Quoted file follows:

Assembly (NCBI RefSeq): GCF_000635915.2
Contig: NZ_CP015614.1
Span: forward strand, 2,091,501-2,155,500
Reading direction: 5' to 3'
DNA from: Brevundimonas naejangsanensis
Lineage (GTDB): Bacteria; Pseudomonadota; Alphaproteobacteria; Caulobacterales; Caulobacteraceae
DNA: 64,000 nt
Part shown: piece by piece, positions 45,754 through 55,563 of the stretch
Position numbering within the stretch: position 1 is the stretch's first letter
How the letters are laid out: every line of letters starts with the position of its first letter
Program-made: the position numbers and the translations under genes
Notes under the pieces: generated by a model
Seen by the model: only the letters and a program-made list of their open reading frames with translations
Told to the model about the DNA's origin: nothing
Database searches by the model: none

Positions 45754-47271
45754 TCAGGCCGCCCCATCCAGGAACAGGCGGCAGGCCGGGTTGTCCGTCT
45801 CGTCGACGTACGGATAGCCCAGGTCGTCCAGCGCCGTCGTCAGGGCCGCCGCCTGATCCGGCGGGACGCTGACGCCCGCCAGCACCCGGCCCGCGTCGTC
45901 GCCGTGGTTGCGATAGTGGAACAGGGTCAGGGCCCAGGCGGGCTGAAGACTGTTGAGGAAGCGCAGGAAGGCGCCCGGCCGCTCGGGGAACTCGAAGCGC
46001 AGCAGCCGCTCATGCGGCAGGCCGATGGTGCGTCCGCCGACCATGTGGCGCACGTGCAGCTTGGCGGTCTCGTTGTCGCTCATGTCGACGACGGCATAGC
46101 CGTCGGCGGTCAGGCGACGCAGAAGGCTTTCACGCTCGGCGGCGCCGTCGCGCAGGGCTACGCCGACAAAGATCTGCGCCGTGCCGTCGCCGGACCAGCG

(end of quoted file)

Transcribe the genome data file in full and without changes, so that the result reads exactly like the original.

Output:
Assembly (NCBI RefSeq): GCF_000635915.2
Contig: NZ_CP015614.1
Span: forward strand, 2,091,501-2,155,500
Reading direction: 5' to 3'
DNA from: Brevundimonas naejangsanensis
Lineage (GTDB): Bacteria; Pseudomonadota; Alphaproteobacteria; Caulobacterales; Caulobacteraceae
DNA: 64,000 nt
Part shown: piece by piece, positions 45,754 through 55,563 of the stretch
Position numbering within the stretch: position 1 is the stretch's first letter
How the letters are laid out: every line of letters starts with the position of its first letter
Program-made: the position numbers and the translations under genes
Notes under the pieces: generated by a model
Seen by the model: only the letters and a program-made list of their open reading frames with translations
Told to the model about the DNA's origin: nothing
Database searches by the model: none

Positions 45754-47271
45754 TCAGGCCGCCCCATCCAGGAACAGGCGGCAGGCCGGGTTGTCCGTCT
45801 CGTCGACGTACGGATAGCCCAGGTCGTCCAGCGCCGTCGTCAGGGCCGCCGCCTGATCCGGCGGGACGCTGACGCCCGCCAGCACCCGGCCCGCGTCGTC
45901 GCCGTGGTTGCGATAGTGGAACAGGGTCAGGGCCCAGGCGGGCTGAAGACTGTTGAGGAAGCGCAGGAAGGCGCCCGGCCGCTCGGGGAACTCGAAGCGC
46001 AGCAGCCGCTCATGCGGCAGGCCGATGGTGCGTCCGCCGACCATGTGGCGCACGTGCAGCTTGGCGGTCTCGTTGTCGCTCATGTCGACGACGGCATAGC
46101 CGTCGGCGGTCAGGCGACGCAGAAGGCTTTCACGCTCGGCGGCGCCGTCGCGCAGGGCTACGCCGACAAAGATCTGCGCCGTGCCGTCGCCGGACCAGCG